The Kirkup Report

ISSN 0256-5004 (Print)

AIMS Journal, 2016, Vol 28 No 1

This report was commissioned following the deaths of mothers and babies over a nine-year period at Furness Hospital Obstetric Unit. National press coverage focused on blaming the 'musketeer' midwives. The reality is more complicated.

One of the major points of the report was the dysfunctional relationships between all the professions working on the Furness Hospital maternity unit. The midwives / obstetricians / paediatricians were at odds with each other and the paediatricians were even at odds amongst themselves. The doctor responsible for the paediatricians at Furness Hospital apparently knew that they were inexperienced but did not give them suitable supervision. The RCOG report talks about bullying and says, 'there should be greater engagement with neonatologists and anaesthetists', but doesn't seem to me to deal with relationships between obstetricians and midwives. From my reading of the report, Kirkup just accepted (possibly with some bewilderment) the excuses of the senior obstetrician that he couldn't stand up to the midwives at Furness Hospital.

It wasn't reported anywhere in the media that the report highlighted a major problem arising from not transferring women in premature labour when they should have been. The (junior, not well trained or supervised) paediatricians then typically adopted a 'wait and see' policy with regard to the resulting premature babies. These babies were now at high risk and being cared for in an inappropriately low-level unit. The ones who did become very ill were transferred to a bigger hospital in a poor state. If they had been transferred earlier, ideally when the mother was in labour, there might have been a better chance of survival and recovery. Having taken in very ill babies, the special care baby unit in the receiving hospital was not surprised if the babies died, and reported accordingly to the Coroner.

This means that parents had to fight to get recognition that the deaths of their babies were not the inevitable, or even likely, outcome of what had been normal pregnancies in healthy women.

Following the Kirkup report the RCOG commented, 'Strict protocols on risk assessment and patient pathways based on agreed national standards (including the capacity to treat high-risk patients and capacity to provide for emergency transfers) are needed in all maternity units.' It appears that this is addressing the problem of transferring women in premature labour when the hospital they turn up to in labour is not equipped to deal with a baby of that prematurity. RCOG usefully suggests: 'At a wider level, programmes must be put in place to help up-skill community practitioners (in this case, GPs and midwives) in areas where the recommended levels of consultant-led care are difficult to achieve.' furthermore, RCOG states: 'At a broader level, in geographically remote areas with small isolated communities, more emphasis should be placed on community-based midwifery and the development of primary care services.'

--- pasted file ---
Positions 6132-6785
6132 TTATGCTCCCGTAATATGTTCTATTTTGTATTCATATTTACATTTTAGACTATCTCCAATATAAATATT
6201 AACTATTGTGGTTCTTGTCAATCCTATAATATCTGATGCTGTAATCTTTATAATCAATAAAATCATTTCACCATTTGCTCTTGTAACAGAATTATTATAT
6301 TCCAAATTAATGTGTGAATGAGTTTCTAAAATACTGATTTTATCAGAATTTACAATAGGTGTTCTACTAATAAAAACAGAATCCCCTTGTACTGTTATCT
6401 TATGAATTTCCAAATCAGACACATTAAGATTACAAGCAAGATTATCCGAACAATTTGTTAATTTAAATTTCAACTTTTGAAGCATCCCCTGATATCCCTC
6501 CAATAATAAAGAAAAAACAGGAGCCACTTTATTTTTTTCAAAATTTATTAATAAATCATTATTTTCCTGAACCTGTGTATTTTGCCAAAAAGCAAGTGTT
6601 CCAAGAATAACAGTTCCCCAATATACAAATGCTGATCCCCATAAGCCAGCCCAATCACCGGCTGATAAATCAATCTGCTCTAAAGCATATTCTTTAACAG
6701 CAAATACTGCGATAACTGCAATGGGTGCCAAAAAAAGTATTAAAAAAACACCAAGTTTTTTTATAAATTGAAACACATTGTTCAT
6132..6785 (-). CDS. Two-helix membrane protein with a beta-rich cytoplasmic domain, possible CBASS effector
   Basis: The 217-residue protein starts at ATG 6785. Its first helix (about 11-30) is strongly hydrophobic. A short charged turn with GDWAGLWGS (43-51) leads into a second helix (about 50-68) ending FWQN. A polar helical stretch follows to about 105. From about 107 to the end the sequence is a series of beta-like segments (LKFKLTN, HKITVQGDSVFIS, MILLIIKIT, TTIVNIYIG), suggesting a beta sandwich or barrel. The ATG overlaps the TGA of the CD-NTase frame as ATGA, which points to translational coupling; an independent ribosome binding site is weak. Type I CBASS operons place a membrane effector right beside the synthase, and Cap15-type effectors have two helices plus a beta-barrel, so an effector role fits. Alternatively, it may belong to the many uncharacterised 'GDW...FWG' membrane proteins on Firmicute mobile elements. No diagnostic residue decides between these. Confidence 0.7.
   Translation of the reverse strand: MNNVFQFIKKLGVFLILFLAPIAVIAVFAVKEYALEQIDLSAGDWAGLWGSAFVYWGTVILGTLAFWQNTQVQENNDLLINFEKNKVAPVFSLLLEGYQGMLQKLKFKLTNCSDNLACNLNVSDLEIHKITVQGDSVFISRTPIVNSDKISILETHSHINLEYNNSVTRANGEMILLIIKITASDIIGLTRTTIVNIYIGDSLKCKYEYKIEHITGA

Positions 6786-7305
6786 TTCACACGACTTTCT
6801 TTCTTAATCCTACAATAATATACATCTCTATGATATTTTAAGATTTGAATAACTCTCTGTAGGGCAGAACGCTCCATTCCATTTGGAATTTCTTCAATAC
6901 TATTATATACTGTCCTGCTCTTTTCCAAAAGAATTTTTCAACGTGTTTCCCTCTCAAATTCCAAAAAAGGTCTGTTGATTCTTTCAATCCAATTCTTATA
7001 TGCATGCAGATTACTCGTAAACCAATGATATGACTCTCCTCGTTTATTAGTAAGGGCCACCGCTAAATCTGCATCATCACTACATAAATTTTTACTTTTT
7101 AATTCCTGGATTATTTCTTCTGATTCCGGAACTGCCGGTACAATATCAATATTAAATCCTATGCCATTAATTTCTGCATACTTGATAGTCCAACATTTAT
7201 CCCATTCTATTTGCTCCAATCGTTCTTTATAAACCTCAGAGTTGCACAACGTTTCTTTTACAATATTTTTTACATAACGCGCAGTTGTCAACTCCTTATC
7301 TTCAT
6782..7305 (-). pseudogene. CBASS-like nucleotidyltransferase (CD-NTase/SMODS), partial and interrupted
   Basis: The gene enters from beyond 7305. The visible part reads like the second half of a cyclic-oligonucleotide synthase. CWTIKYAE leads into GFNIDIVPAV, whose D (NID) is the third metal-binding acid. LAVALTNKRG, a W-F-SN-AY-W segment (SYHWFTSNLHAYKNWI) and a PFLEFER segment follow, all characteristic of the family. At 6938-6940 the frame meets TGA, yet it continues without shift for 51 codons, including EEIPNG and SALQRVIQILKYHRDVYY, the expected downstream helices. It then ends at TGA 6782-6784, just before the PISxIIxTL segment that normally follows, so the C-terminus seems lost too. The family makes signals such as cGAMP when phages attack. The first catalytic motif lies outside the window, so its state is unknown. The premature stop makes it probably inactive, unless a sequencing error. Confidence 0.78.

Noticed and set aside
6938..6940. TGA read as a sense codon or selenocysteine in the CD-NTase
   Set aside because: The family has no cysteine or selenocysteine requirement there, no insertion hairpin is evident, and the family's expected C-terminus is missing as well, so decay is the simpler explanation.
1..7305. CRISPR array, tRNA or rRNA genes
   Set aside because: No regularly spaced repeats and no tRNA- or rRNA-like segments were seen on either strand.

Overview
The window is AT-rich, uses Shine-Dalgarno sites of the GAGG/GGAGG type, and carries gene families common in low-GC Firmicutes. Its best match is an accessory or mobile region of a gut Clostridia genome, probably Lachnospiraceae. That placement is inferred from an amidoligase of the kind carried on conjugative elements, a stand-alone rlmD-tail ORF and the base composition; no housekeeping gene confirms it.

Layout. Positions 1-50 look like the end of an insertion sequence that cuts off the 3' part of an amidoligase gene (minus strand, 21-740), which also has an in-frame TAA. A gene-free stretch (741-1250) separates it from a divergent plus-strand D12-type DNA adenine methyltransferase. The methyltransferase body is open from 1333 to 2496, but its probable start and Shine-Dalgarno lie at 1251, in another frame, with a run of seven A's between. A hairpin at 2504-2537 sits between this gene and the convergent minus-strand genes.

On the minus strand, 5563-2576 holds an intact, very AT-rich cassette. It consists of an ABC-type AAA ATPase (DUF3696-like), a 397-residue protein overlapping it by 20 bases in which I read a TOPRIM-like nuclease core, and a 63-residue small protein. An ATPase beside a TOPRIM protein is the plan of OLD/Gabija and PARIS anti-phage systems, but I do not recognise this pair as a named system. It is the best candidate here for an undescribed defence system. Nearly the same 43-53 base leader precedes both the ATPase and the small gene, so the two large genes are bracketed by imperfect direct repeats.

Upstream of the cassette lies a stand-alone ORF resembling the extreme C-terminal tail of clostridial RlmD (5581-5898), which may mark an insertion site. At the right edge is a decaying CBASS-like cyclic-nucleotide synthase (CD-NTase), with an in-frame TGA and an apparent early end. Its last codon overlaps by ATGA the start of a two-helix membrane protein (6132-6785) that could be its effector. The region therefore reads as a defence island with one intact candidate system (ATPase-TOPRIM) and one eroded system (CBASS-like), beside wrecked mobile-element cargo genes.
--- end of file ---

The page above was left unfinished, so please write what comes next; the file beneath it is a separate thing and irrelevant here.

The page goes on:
There are many sensible recommendations about rotating and training staff, setting up 'buddy' systems, and also warnings about staffing levels and unfilled training posts.

Finally, RCOG states: 'The RCOG suggests that project teams consisting of a senior manager, an obstetrician, head of midwifery and patient representatives should be appointed to advise local Clinical Commissioning Groups on the population and workforce needs in catchment areas.' One hopes that the patient representatives will be of women with experience of maternity care and not just a token woman who has been selected because she has had a baby recently.

Dorothy Brassington

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